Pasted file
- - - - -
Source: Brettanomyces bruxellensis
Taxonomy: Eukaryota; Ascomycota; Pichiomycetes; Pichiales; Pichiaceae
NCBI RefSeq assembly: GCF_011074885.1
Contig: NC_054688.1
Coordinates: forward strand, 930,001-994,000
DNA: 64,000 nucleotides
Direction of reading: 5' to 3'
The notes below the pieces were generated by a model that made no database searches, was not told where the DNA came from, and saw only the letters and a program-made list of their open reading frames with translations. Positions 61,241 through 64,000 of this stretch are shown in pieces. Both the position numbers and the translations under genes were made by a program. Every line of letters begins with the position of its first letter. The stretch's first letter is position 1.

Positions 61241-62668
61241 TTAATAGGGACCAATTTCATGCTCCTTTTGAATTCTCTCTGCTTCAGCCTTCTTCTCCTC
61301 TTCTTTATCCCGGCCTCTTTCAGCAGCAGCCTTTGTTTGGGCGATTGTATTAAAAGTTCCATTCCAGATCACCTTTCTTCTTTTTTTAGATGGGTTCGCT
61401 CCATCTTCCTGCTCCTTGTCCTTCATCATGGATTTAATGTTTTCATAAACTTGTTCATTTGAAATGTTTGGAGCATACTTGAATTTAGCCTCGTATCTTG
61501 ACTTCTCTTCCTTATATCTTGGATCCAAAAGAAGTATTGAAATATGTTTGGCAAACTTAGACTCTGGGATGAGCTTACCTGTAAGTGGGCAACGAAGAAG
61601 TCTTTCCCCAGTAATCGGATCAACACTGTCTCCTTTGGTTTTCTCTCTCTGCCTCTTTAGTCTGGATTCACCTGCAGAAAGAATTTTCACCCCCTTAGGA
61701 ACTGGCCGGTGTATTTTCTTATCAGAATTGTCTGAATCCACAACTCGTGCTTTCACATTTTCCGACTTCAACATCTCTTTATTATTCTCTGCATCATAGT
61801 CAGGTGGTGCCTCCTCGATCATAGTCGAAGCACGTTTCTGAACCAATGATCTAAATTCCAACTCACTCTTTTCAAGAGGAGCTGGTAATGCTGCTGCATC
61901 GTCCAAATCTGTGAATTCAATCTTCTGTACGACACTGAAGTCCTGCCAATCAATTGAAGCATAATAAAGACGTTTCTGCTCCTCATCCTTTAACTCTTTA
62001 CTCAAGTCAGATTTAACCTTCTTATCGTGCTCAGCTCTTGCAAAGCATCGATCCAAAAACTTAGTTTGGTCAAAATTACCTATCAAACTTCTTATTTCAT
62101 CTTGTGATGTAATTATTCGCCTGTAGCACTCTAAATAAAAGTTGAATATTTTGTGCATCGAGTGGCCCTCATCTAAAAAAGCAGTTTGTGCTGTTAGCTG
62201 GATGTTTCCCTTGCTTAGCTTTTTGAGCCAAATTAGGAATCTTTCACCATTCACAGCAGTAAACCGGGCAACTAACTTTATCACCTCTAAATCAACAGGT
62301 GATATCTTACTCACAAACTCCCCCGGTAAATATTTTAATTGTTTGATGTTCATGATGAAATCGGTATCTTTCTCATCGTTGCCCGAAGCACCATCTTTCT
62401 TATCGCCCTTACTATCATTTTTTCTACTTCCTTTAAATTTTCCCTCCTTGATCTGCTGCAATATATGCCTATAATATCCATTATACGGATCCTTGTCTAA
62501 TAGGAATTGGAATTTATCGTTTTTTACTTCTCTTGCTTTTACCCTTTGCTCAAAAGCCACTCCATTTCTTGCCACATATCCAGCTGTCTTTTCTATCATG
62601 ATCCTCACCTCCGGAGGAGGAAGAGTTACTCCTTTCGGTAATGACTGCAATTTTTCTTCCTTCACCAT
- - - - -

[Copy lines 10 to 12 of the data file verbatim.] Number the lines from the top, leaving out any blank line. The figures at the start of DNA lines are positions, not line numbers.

61241 TTAATAGGGACCAATTTCATGCTCCTTTTGAATTCTCTCTGCTTCAGCCTTCTTCTCCTC
61301 TTCTTTATCCCGGCCTCTTTCAGCAGCAGCCTTTGTTTGGGCGATTGTATTAAAAGTTCCATTCCAGATCACCTTTCTTCTTTTTTTAGATGGGTTCGCT
61401 CCATCTTCCTGCTCCTTGTCCTTCATCATGGATTTAATGTTTTCATAAACTTGTTCATTTGAAATGTTTGGAGCATACTTGAATTTAGCCTCGTATCTTG